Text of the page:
We investigate the effects of stimulated scattering of optical lattice photons on atomic coherence times in a state-of-the art Sr87 optical lattice clock. Such scattering processes are found to limit the achievable coherence times to less than 12 s (corresponding to a quality factor of 1×1016), significantly shorter than the predicted 145(40) s lifetime of Sr87's excited clock state. We suggest that shallow, state-independent optical lattices with increased lattice constants can give rise to sufficiently small lattice photon scattering and motional dephasing rates as to enable coherence times on the order of the clock transition's natural lifetime. Not only should this scheme be compatible with the relatively high atomic density associated with Fermi-degenerate gases in three-dimensional optical lattices, but we anticipate that certain properties of various quantum states of matter - such as the localization of atoms in a Mott insulator - can be used to suppress dephasing due to tunneling.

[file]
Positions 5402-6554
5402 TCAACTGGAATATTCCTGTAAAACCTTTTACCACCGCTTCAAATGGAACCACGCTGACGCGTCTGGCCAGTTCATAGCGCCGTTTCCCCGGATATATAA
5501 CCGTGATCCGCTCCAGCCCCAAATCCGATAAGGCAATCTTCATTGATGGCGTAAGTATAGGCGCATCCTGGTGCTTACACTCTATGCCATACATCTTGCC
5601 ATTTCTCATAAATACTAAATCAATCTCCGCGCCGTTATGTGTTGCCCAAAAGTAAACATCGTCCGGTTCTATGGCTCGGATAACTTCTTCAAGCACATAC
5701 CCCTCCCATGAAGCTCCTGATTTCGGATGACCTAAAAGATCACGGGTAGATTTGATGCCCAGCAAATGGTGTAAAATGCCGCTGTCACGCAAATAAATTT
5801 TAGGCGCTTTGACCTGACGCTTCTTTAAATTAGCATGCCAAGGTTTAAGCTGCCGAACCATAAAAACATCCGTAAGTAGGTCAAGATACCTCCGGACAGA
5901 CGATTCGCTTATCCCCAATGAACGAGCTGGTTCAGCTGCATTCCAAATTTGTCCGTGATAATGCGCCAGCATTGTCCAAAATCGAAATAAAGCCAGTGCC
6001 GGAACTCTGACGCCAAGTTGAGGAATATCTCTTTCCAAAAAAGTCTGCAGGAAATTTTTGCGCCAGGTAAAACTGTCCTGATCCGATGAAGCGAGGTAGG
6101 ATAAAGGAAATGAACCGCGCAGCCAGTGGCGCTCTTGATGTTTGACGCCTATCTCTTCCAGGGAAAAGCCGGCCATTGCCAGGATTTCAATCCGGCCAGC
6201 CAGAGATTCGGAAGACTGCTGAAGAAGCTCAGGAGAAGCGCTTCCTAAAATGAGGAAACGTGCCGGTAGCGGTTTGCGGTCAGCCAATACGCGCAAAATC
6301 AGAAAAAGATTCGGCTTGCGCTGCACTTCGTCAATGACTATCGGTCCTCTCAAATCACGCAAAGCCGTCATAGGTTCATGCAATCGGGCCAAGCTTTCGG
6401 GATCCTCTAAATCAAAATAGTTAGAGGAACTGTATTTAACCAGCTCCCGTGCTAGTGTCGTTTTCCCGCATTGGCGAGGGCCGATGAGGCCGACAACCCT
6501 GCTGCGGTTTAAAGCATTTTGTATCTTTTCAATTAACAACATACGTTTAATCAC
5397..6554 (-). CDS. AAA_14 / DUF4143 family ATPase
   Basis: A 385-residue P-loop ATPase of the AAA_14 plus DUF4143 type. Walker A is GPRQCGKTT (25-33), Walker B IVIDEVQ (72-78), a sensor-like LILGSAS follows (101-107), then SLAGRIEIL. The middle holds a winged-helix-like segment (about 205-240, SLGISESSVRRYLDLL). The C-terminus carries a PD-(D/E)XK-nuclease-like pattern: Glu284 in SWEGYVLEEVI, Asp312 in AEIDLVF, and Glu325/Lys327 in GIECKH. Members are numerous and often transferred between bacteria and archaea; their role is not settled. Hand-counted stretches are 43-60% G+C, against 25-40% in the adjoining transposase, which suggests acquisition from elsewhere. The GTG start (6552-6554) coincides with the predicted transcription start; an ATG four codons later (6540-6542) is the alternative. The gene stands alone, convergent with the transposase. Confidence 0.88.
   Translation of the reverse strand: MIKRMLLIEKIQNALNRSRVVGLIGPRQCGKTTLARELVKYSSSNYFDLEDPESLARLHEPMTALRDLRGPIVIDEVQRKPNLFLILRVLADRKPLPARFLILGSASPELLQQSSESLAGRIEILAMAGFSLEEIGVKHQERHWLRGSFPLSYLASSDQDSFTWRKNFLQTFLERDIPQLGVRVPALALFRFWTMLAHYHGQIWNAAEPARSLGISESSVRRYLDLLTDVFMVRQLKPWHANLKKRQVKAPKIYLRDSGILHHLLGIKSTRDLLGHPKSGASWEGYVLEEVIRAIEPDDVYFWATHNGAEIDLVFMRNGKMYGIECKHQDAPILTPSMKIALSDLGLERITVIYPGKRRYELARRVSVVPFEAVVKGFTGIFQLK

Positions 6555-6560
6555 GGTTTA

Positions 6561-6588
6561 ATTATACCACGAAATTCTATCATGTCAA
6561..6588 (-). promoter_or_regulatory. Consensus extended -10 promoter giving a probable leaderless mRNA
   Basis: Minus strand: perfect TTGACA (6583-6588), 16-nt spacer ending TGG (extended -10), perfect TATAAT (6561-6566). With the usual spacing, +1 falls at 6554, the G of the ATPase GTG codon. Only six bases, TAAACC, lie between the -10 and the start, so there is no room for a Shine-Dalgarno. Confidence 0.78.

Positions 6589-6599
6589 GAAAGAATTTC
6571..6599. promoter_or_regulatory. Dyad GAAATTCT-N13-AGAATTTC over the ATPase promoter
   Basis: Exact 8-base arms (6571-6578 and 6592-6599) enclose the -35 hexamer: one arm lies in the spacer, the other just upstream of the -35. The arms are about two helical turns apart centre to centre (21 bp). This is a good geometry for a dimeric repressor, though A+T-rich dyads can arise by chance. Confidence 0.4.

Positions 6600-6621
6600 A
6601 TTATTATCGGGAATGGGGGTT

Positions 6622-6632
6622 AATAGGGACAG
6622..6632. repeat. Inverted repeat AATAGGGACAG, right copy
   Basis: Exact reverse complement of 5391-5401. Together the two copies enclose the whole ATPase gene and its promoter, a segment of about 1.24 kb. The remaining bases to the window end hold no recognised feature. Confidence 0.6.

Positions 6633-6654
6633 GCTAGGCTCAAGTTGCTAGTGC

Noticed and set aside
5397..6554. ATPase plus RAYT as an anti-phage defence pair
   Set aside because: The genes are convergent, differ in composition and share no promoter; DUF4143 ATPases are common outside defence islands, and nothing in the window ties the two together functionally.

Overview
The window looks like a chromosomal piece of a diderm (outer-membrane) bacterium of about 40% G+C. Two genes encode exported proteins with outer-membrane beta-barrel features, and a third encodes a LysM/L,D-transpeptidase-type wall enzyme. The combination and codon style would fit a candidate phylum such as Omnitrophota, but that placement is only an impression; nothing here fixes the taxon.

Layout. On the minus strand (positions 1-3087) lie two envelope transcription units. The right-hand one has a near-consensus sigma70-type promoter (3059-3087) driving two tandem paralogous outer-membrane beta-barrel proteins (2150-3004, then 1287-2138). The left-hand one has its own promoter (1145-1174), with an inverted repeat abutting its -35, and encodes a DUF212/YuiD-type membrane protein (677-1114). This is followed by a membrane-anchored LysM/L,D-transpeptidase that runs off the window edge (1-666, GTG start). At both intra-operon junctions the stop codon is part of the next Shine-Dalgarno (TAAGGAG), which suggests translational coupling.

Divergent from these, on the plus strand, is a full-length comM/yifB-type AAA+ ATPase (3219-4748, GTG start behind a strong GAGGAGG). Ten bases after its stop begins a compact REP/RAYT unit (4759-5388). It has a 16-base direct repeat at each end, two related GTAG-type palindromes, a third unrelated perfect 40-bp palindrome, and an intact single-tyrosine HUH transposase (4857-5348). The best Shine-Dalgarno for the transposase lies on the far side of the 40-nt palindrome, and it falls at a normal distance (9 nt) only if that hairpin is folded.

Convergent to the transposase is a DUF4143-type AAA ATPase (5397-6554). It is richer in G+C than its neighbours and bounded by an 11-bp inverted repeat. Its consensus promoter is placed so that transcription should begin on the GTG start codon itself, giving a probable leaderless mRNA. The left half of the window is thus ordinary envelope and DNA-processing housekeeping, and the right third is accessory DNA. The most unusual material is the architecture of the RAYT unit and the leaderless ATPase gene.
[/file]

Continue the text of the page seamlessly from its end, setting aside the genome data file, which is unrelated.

ASJC Scopus subject areas